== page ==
Anatolian tectonic plate, north anatolian fault, historical earthquakes Greece, Attica, Earthquakes, Tsunami, , Hurricanes, Volcanic Eruptions and other Natural and Man-Made Hazards and Disasters - by Dr. George Pararas Carayannis

Tsunami, Earthquakes, Hurricanes, Volcanic Eruptions, Climate Change and other Natural and Man-Made Hazards and Disasters - Disaster Archaeology,



(The Next Great California Earthquake)

George Pararas-Carayannis

Excerpts from Introduction to the book

THE BIG ONE - The Next Great California Earthquake -TABLE OF CONTENTS

© 2000 George Pararas-Carayannis Library of Congess ISBN: 0-9709725-0-4 / all rights reserved


SOUTHERN CALIFORNIA (Disaster Scenario )

A typical working day is about to begin in the South Central section of California. It is 7:50 on a sunny January morning 200?. Traffic is already building up to its peak on Highway 101. All north-south routes in the area are jammed. Interstates 5 from the San Joaquin Valley and 15 through the Cajon Pass are loaded with commuters. The same is true for the freeways to the urban areas of Ventura, Los Angeles, Torrance, Riverside, and San Bernardino.

Yet, in exactly six minutes, this affluent, sophisticated, and highly populated region will suffer a catastrophic change. It is not the nature of this planet to be still. An endless continuity of change and movement must be sustained. A process that began many decades ago is nearing now its inevitable conclusion. A 250-mile segment of the San Andreas Fault, extending from Parkfield in Central California southward to San Bernardino, has graduallybeen forced into an unstable, strained position, held there by the strength of its rocks. Here, in this zone of weakness, 20 kilometers beneath the surface, this crustal block has reached the critical limit of its strength. The supporting rocks will rupture and the fractured blocks will slip across each other. This adjustment along this boundary of active tectonic plates marks a point in the movement towards a new equilibrium.

The pilot of a helicopter surveying the traffic checks his watch. It is 7:55 a.m. He reports to a local radio station that nothing unusual can be observed, no accidents, no stalled cars. Everything is going smoothly. It looks like a quiet morning. He asks the station to telephone his wife to tell her he'll be back by 10 o'clock to take her and the baby to the pediatrician.

At 7:56 a.m., a slight tremor is felt. Very gently at first. But it grows increasingly strong until the ground shakes violently for 20 to 25 seconds. In that infinitesimally minute fraction of time, the area that has taken years to develop is devastated.

The pilot in the helicopter looks below in distress. He tries to make radio contact again with his base. There is no response. Only silence. For miles around, wherever he looks, there is a horrific scene of carnage, chaos, and destruction. He stares in disbelief at the overpasses lying strewn on what remains of the highways. Demolished buildings form gigantic piles of rubble, entombing their dead and screaming occupants. On the highway below, an overturned tanker truck engulfs within its fiery cloak other vehicles around it as well as their trapped motorists.

The shaking stops. A momentary respite only. After 10 seconds, it resumes violently for another 30 to 40 seconds. Cars have piled up in tangled masses of wreckage, others have veered off the highways. Some are ablaze. Some have been buried by landslides. Hundreds of dazed and injured survivors stumble about hysterical, shocked, directionless.

It is now 7:59 a.m. In less than three minutes, thousands of people have been killed and thousands more are injured. Many more have been made homeless. Barely able to control his craft, the pilot is disoriented. Nothing he has seen in Vietnam, on television, or at the movies has prepared him for this. In terror and panic, he tries to find his home. He has flown over it many times before. The familiar landscape is almost unrecognizable. He finds space to land amidst uprooted trees in the park near his home. He runs toward the rubble that used to be his home. He crawls and claws his way over the masonry. There is only one thought in his mind, one prayer: please God, let them be alive, please God....He yells the names of his wife and daughter. There is no answer.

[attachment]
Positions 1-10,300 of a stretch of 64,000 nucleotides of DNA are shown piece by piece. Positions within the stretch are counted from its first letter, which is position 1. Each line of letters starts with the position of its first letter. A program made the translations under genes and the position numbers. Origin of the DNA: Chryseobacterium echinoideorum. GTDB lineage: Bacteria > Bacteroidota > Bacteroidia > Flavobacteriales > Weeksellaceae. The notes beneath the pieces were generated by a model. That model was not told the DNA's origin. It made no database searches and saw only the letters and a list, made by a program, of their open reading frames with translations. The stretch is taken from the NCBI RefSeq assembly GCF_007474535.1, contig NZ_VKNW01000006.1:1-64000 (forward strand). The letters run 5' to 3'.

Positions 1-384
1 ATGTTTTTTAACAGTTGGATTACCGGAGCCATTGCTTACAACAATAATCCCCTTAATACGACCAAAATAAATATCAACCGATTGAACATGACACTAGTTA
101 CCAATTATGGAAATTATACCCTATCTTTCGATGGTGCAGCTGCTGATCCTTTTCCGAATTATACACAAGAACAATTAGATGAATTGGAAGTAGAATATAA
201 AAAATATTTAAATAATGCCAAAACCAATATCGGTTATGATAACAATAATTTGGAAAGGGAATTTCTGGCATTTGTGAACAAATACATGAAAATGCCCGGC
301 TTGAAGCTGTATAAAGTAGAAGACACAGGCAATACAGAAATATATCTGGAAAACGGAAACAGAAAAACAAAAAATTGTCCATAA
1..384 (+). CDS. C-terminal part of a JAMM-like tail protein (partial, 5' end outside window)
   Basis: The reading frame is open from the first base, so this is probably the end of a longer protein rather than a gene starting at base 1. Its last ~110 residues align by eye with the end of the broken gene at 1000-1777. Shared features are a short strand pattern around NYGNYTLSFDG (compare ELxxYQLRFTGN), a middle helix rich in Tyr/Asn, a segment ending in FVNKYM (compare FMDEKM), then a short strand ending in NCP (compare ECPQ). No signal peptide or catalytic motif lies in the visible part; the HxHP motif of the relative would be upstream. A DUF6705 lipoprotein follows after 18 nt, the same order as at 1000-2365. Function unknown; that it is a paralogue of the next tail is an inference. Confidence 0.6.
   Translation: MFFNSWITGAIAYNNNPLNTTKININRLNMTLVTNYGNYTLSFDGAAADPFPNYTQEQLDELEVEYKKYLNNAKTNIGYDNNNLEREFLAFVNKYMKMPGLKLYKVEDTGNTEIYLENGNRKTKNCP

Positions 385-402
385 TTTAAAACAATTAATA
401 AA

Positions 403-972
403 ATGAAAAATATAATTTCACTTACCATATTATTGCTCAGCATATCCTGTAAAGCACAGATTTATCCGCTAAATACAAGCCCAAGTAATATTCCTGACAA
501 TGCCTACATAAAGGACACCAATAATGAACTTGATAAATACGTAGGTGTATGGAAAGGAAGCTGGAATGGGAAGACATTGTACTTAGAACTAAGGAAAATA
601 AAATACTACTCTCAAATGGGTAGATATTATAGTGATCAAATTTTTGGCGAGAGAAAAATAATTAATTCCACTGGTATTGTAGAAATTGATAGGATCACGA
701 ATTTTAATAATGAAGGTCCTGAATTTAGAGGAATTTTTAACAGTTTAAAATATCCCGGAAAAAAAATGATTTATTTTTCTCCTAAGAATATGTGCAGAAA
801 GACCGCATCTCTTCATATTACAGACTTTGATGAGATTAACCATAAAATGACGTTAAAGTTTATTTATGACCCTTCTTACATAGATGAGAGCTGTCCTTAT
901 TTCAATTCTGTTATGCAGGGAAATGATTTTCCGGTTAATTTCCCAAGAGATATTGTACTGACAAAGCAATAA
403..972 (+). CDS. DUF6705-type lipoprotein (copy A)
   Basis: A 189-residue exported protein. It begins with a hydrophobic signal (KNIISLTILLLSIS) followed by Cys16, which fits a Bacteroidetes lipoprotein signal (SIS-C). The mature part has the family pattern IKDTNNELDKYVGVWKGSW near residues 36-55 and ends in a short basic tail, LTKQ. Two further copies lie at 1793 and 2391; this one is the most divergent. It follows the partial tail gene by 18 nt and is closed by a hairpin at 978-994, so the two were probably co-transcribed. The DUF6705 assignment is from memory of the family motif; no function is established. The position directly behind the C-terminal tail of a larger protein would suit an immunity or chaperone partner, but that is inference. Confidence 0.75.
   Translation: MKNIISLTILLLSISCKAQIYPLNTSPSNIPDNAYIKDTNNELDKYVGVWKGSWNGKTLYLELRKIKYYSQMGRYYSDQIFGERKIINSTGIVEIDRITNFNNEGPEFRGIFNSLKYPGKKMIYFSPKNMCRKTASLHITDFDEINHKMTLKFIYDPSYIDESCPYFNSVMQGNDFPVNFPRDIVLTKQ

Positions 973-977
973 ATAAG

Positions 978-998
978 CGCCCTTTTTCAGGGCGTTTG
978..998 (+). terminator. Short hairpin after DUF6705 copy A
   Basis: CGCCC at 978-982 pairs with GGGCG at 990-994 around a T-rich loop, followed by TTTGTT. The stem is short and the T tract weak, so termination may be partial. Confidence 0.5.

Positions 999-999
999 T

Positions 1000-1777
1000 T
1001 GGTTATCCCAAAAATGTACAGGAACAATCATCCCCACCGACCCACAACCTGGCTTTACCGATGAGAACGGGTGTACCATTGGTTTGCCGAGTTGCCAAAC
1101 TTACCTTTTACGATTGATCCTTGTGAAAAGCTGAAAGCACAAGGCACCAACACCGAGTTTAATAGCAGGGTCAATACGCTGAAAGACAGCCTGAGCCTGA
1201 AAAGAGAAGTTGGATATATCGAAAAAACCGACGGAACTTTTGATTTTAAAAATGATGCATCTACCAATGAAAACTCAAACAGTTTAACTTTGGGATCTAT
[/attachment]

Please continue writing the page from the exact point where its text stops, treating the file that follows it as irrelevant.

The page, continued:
The violence of the shock is a warning to CivilDefense officials on duty, in the stricken area, that a major and possibly catastrophic earthquake has just occurred. At 8:01 am, the Office of Emergency Services in Sacramento, receives an urgent message from the Los Angeles County Civil Defense Warnings Center that a destructive earthquake has struck Southern California and that a state of emergency exists. The urgent message comes in on the California Warning System (CALWAS), the state's emergency telephone system. The announcement is heard simultaneously by all warning points throughout the state. Based on the urgency of the announcement, the Warning Controller on-duty at the headquarters of the Office of Emergency Services (OES) activates the state's Emergency Operations Center (EOC).

Following predetermined procedures, the staff of EOC alert the other OES staff, the Governor's Office, the California National Guard (CNG),the California Conservation Corps (CCC), the Emergency Medical Services Authorities (EMSA), the California Highway Patrol (CHP), and many other government and private organizations. The emergency announcements continue to go out to all warning points in the state via CALWAS, to all the warning points throughout the country on the National Warning Network (NAWAS)-a communications system operated by the Federal Emergency Management Agency (FEMA), and on the North American Defense Communications System (NORAD). One by one, County Civil Defense Centers in Orange, Riverside, San Bernardino and Santa Barbara report to the Sacramento Office, on the same emergency communications system, that a state of emergency exists and the activation of their EOCs.

Within a few minutes after the major shock ends, these officials begin converging on their operating centers in the affected counties. Fortunately, because of the time of the day, some are already at work. Officials from other participating federal and state agencies, trained to respond quickly to such emergencies, attempt to reach their operating centers. The severity of the earthquake is beginning to be realized.